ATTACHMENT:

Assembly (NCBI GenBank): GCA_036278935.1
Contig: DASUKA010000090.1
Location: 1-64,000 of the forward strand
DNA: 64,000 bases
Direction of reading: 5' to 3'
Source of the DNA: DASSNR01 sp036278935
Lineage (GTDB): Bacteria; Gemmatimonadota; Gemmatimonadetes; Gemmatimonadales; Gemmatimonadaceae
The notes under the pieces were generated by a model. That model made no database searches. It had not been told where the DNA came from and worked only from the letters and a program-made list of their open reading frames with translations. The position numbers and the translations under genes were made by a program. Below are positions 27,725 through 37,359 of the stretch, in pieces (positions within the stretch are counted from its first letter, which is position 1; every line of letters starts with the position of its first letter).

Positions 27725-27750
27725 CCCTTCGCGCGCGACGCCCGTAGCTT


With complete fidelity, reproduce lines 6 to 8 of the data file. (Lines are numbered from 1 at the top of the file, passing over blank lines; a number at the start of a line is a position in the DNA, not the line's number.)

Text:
Source of the DNA: DASSNR01 sp036278935
Lineage (GTDB): Bacteria; Gemmatimonadota; Gemmatimonadetes; Gemmatimonadales; Gemmatimonadaceae
The notes under the pieces were generated by a model. That model made no database searches. It had not been told where the DNA came from and worked only from the letters and a program-made list of their open reading frames with translations. The position numbers and the translations under genes were made by a program. Below are positions 27,725 through 37,359 of the stretch, in pieces (positions within the stretch are counted from its first letter, which is position 1; every line of letters starts with the position of its first letter).